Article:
expensive clothes and carried on his arm a fur overcoat. His
shirt was made from the finest white linen. Both his spectacles
his watch were gold.
said Fettes loudly.
great doctor stopped on the fourth step. He seemed to come
from a different world to that of the bald, dirty old drunk
now standing in front of him.
Macfarlane!’ repeated Fettes.
London man almost fainted. He stared for a second at the man
before him. Then he glanced behind him. ‘Fettes!’
he said, in a startled whisper. ‘It’s you!’
said the other, ‘it’s me! Did you think I was
no!’ cried the doctor. ‘I am delighted to see
you but for now we can only say hello and goodbye. Unfortunately
my carriage is waiting and I must catch the train. But give
me your address and you shall hear from me soon. We must do
something for you, Fettes. I fear that your financial circumstances
cried Fettes. ‘Money from you! The money that I had
from you is still lying where I threw it in the rain.’
horrible, ugly look appeared on Dr Macfarlane’s face.
‘My dear fellow,’ he said. ‘I did not mean
to offend you. I will leave you my address - ‘
do not want it,’ interrupted the other. ‘I heard
your name and feared it might be you.’
a moment there was a dangerous look behind the gold spectacles.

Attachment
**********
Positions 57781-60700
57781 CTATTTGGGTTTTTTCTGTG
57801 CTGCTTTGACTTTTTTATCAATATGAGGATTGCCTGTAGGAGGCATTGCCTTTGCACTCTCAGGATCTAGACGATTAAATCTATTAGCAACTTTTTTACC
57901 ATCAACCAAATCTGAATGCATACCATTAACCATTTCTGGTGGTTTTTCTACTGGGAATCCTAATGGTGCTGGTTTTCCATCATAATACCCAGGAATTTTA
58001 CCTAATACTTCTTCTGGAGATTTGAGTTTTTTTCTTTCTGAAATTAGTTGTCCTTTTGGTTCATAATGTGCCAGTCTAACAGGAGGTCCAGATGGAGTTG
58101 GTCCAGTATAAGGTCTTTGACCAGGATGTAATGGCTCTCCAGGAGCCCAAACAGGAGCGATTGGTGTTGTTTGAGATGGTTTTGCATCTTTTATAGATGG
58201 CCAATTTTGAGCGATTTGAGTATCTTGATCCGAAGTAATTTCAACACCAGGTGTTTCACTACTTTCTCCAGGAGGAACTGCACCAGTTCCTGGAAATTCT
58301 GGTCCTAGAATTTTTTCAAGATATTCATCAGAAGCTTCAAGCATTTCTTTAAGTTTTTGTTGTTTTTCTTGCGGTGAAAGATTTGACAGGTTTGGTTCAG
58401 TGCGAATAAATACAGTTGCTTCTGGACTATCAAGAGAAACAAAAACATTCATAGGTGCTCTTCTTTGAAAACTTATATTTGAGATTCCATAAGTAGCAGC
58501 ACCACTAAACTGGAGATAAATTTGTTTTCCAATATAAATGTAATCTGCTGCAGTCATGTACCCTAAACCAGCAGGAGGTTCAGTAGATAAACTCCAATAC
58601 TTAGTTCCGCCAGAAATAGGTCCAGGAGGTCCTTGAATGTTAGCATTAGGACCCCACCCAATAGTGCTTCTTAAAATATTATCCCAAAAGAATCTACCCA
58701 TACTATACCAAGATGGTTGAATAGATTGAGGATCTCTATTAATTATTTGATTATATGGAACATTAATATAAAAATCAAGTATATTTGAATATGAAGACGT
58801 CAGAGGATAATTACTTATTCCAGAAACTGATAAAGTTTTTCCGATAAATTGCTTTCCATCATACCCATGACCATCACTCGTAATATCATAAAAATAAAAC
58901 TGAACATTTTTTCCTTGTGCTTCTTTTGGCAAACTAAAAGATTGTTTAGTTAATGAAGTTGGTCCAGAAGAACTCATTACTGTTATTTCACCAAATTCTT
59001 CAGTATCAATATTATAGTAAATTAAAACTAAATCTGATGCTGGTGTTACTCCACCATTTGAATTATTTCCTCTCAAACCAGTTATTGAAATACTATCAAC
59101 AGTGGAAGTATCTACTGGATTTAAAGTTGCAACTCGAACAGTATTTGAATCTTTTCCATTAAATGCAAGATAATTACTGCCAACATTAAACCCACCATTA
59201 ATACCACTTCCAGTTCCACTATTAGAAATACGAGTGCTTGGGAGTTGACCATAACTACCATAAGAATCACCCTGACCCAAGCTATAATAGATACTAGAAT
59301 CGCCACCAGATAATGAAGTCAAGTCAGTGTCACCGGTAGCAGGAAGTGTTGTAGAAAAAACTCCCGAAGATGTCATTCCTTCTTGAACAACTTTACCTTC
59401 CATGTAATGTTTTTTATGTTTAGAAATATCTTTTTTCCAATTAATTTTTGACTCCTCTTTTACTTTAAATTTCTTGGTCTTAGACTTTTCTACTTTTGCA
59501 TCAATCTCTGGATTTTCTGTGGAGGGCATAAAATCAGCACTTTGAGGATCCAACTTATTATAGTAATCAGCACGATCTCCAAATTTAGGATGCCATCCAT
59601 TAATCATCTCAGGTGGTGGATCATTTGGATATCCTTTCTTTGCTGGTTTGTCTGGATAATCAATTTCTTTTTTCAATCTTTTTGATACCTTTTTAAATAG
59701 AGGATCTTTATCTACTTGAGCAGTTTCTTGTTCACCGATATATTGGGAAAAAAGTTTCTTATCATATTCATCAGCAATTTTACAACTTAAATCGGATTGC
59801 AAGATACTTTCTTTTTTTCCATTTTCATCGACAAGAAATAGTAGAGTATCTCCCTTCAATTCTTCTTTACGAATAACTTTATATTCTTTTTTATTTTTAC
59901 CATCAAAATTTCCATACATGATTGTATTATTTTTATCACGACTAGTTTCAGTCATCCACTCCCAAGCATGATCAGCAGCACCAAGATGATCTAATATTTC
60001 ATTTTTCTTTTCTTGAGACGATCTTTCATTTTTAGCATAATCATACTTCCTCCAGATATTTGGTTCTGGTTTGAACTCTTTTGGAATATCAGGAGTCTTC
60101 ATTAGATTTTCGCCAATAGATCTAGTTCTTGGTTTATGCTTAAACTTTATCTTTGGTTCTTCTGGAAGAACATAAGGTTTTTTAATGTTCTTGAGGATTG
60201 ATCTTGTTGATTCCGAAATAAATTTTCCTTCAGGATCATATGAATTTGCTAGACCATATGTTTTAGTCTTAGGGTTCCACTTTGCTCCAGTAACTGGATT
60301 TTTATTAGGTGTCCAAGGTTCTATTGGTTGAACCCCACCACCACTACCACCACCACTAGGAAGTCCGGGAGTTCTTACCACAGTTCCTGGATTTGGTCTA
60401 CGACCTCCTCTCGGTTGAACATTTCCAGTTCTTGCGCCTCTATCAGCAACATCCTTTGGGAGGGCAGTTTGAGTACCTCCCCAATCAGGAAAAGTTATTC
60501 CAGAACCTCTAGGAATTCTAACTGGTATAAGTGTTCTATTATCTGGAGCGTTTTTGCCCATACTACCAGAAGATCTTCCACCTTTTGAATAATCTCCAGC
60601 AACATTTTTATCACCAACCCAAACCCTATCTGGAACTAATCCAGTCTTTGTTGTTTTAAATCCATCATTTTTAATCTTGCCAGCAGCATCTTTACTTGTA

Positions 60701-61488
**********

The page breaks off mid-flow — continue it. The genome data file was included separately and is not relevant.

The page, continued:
Then the doctor became aware that we were all watching him.
He moved quickly for the door to the street. As he was passing,
Fettes clutched him by the arm and whispered, ‘Have
you seen it again?’
great London doctor cried out aloud. With his hands over his
head, he ran out of the door, dropping his spectacles. The
next moment the carriage moved off towards the station. The
fine gold spectacles were left broken on the road.
protect us, Mr Fettes,’ said the landlord. ‘What
was all that about?’
turned towards us. ‘You don’t know how dangerous
that man Macfarlane is!’ he said. ‘What I am going
to tell you must never leave this room.’
young medical student
he was a young man Fettes studied medicine in Edinburgh. He
did not work very hard, but his teachers picked him out as
a talented student. They saw that he listened closely and
remembered well. It appears he was also - and this seemed